Ohio – and Hamilton County – residents can begin voting in the Aug. 2 special election on July 6.
Controversy still surrounds Ohio's new unconstitutional district maps, but voters are pressing forward with August's special election anyway.
Early voting kicks off July 6 for the Aug. 2 special election. The election will feature state district races and members of the state central committees for both the Republican and Democratic parties. In Miami Township in Hamilton County, voters also will cast their ballots on the sale of liquor on a Sunday. See all candidates, issues, polling locations and important calendar dates in Hamilton County
Ohioans can vote in the Aug. 2 special election by mail or in person as long as they are registered and will be at least 18 years old on or before the Nov. 8 general election, have been an Ohio resident for at least 30 days before the August election, and have a state driver's license or identification card and a Social Security number (only U.S. citizens may vote). Residents, including people who have been incarcerated for a felony, must have re-registered to vote by July 5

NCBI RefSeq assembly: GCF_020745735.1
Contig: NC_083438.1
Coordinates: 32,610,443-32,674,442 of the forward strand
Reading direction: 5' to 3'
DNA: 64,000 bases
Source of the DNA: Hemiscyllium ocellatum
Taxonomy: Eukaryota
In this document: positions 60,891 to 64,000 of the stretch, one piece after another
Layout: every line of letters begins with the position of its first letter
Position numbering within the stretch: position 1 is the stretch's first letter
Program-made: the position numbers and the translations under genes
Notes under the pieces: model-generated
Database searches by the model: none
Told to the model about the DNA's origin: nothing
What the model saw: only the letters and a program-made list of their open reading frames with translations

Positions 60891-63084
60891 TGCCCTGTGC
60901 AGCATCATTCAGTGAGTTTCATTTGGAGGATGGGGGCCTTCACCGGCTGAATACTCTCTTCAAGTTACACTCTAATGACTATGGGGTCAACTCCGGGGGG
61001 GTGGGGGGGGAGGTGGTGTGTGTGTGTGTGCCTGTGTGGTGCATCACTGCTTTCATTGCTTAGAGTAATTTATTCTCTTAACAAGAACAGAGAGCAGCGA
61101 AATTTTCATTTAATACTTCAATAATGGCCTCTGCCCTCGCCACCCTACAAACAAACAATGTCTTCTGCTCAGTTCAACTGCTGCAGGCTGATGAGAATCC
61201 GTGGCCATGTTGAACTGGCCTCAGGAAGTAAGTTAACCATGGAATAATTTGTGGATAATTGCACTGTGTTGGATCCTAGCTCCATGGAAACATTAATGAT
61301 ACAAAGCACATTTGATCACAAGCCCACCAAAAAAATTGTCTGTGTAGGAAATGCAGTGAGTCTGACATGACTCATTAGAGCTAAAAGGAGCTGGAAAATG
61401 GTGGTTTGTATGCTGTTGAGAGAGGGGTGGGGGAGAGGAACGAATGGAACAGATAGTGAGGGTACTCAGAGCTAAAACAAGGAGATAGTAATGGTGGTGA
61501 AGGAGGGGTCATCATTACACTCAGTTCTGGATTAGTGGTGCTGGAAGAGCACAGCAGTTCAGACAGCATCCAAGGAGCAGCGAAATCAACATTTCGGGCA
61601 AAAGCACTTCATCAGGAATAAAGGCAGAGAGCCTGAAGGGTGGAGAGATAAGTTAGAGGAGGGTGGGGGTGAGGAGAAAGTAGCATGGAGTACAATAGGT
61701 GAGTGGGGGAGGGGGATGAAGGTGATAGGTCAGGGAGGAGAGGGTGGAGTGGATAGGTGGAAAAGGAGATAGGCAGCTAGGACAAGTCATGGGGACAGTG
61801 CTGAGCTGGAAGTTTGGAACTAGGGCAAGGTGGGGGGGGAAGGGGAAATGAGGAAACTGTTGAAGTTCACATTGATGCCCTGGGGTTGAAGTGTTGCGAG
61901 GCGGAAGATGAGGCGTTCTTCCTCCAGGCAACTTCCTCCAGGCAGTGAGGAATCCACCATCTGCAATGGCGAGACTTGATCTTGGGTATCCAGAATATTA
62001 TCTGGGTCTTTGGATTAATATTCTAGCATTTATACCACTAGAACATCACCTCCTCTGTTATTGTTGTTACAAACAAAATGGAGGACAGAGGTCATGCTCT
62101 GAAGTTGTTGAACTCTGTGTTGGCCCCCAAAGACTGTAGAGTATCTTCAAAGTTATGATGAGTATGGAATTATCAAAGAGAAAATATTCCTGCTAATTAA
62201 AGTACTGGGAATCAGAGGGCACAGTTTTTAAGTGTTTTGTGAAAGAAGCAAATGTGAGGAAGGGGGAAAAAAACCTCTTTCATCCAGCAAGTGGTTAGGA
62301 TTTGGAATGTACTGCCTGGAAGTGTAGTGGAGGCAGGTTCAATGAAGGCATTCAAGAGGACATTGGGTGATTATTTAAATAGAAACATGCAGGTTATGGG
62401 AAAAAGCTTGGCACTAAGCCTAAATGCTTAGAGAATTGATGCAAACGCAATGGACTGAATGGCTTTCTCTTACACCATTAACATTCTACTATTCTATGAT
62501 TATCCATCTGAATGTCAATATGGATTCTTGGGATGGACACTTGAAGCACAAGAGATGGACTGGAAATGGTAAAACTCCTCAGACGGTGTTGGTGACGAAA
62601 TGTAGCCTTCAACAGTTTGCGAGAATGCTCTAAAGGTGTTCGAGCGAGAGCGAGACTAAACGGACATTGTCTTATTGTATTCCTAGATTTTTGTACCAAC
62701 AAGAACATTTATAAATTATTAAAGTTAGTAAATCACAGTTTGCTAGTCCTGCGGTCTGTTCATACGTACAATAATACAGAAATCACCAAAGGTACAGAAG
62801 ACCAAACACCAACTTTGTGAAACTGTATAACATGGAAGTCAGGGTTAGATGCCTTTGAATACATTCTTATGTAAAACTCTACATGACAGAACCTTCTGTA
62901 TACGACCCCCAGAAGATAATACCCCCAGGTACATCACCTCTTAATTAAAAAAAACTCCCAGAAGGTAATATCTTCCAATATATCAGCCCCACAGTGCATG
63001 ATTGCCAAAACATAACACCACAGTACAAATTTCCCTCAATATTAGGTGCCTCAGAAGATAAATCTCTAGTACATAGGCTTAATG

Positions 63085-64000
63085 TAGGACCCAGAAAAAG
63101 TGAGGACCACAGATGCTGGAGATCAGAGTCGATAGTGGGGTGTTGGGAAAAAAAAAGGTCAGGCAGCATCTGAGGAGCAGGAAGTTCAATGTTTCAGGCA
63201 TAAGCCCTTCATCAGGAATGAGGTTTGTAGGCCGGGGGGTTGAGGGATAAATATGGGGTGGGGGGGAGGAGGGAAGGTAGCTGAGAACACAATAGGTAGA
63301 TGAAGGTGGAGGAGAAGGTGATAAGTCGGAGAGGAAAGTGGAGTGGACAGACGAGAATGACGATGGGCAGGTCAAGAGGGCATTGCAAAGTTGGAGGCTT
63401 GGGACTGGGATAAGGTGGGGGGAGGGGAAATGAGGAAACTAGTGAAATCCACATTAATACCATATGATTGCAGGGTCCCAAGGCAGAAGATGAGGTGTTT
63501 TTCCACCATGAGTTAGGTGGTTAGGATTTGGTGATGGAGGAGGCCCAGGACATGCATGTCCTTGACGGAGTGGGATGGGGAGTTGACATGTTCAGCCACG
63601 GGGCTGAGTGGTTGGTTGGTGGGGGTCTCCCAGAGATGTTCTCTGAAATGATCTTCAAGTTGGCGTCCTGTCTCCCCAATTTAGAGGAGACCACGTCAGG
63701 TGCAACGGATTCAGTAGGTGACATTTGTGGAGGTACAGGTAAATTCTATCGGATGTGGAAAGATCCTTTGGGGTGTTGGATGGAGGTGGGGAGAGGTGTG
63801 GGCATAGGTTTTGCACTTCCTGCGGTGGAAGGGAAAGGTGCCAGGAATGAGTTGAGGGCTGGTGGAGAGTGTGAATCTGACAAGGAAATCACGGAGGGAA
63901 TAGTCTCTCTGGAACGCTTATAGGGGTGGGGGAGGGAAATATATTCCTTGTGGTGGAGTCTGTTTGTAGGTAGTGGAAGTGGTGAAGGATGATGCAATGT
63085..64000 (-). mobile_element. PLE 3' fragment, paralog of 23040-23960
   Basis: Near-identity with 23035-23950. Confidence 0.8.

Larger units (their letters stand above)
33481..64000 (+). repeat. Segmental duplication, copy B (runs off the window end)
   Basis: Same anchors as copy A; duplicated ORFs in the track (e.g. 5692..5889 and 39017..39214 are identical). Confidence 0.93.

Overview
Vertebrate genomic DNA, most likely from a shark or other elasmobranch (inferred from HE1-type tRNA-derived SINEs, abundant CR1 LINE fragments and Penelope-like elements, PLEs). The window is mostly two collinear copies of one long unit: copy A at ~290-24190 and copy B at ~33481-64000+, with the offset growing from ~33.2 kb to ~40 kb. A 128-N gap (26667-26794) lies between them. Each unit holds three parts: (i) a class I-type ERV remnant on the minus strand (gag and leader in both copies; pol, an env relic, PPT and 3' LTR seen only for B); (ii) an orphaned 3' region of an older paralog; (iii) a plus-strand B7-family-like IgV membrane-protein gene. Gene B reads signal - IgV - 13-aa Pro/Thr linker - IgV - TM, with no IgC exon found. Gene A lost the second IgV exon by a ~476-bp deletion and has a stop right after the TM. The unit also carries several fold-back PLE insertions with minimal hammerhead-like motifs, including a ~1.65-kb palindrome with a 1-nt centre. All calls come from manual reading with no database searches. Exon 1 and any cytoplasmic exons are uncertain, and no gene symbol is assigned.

Registered voters may cast absentee ballots at their county board of elections office or by mail beginning July 6, with the deadline to request a mailed ballot being the Saturday before the election (or July 30). See the full schedule on Ohio's secretary of state website
or information on the Hamilton County Board of Elections website
Polls also will be open for in-person voting 6:30 a.m.-7:30 p.m. on Aug. 2, the special election day (valid identification is required). Find your polling location on the Hamilton County BOE website
The Aug. 2 special election will mark the first time that Ohioans will vote under the state's new district maps, which the Ohio Supreme Court has repeatedly deemed unconstitutional
due to their favoring Republicans. In June, the state's Republican-led redistricting committee ignored the court's deadline for submitting yet another set of redrawn maps
. Republican members of the commission have said they can’t be held in contempt for their actions (or, as characterized by critics of the commission’s work, inaction) due to legislative immunity and the separation of powers doctrine they say bars the court from exerting power over the legislative branch.
Looking ahead, the deadline to register for the November general election is Oct. 11. See Ohio's 2022 election schedule on the secretary of state's website
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